by Alan Yeung 2017-12-11
I will be presenting as Executive Director of Nature Pacific Foundation at the upcoming European Coral Reef Symposium (ECRS2017) at Oxford, England on December 15, 2017.
Under Session 7 – Can volunteers bridge the knowledge gap in reef conservation and research? Lessons from the field, this talk is entitled “21st century education: supporting reef conservation and research through experiential and service learning in Borneo, Palau and China.”
“Inquiry based learning is taking hold in schools where conservation and research are becoming a legitimate and beneficial means in pupils’ learning experience outside the classroom. Through experiential and service learning, knowledge is created through the transformation of experience, and schools are blending “instruction and direction” with the opportunity for pupils to serve in a local community. Learning is no longer about reading or hearing about others’ experiences, but also by making one’s discoveries and experimenting with knowledge firsthand. In the field, pupils do science and contribute by collecting samples, analyzing data, and communicating results.
In this talk, we share examples and outcomes of research done or led by pupils, supported by teachers and scientists. Emerging programs, in the form of travel/study trips to Borneo, research expeditions to Palau, and inquiry based learning at a micro-campus in China, are designed to maximize exposure to the “big four” goals – experiential learning, personal growth, intercultural understanding, and making a positive impact. There, student volunteers make important connections to the world. They learn and retain more, grow personally through action and reflection, and expand their horizon in engagement and advocacy.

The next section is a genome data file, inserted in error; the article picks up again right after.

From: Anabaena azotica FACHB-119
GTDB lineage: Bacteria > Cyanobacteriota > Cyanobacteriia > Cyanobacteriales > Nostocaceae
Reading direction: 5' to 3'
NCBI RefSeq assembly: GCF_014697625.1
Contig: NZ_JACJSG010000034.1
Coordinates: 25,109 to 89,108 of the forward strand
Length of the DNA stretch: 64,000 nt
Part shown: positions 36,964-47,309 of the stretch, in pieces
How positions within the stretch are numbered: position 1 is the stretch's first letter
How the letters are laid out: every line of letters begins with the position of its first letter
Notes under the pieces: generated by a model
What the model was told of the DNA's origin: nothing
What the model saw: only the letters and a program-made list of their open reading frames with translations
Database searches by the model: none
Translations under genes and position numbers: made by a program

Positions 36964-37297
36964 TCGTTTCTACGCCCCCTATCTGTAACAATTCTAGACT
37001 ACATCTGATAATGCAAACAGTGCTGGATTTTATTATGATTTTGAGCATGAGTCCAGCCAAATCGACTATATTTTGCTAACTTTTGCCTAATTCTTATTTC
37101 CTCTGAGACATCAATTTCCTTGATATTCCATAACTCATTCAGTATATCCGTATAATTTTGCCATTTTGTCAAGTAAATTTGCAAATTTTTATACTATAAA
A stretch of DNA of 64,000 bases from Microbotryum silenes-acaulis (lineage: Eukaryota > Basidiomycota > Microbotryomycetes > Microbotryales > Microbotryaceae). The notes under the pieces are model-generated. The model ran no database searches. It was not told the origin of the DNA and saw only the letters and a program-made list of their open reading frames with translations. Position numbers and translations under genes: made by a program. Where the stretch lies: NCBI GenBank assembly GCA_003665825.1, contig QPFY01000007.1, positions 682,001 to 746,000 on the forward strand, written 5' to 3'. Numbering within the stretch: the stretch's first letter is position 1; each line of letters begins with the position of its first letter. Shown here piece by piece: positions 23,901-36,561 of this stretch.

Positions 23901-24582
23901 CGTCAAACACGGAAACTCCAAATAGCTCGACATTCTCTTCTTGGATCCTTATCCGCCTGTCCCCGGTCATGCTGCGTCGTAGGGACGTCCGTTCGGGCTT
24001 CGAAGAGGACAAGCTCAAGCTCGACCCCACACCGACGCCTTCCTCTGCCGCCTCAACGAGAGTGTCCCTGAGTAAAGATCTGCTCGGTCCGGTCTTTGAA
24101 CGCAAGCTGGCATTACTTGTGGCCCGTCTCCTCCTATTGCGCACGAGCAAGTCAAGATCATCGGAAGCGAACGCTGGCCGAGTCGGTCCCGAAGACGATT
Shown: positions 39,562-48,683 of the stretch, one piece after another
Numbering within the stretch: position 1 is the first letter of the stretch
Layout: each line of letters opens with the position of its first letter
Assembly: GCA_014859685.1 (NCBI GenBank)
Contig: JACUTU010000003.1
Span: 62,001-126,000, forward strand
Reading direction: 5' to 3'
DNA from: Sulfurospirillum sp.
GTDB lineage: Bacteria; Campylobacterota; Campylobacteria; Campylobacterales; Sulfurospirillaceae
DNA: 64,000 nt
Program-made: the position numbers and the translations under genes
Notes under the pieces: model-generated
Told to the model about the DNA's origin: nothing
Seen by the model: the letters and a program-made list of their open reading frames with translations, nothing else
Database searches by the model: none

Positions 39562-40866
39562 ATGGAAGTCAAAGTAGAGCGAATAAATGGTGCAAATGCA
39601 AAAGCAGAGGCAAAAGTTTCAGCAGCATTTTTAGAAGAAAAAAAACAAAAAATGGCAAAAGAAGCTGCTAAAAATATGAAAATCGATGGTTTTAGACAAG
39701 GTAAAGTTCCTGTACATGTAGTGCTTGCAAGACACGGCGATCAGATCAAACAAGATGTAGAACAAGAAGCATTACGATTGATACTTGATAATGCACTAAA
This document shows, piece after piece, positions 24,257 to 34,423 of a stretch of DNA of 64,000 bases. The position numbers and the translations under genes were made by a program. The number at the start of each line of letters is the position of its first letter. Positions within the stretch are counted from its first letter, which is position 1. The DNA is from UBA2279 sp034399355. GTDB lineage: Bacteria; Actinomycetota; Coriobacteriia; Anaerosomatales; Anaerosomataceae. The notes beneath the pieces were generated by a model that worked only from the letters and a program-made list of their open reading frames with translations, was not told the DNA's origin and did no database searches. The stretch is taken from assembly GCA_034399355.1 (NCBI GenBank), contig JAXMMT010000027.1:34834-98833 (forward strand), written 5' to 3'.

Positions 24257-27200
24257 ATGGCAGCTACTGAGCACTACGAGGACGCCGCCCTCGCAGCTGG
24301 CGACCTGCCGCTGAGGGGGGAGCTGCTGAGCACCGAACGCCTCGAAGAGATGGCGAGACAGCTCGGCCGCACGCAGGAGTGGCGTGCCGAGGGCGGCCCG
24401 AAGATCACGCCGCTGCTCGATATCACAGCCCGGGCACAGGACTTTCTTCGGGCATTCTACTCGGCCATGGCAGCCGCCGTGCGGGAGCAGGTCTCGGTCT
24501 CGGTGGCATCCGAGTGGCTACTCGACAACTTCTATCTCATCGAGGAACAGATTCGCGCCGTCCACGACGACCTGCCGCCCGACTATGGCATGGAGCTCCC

Through partnering with universities like Stanford and University of Hong Kong, research activities become more impactful and sustainable, in support of temporal and spatial data collection. To ensure rigor and quality, projects are guided by experts and quite often peer-reviewed papers and poster presentations are part of the learning outcomes. As a result, more pupils are becoming “budding conservation biologists and citizen scientists.”
Hope to see you there.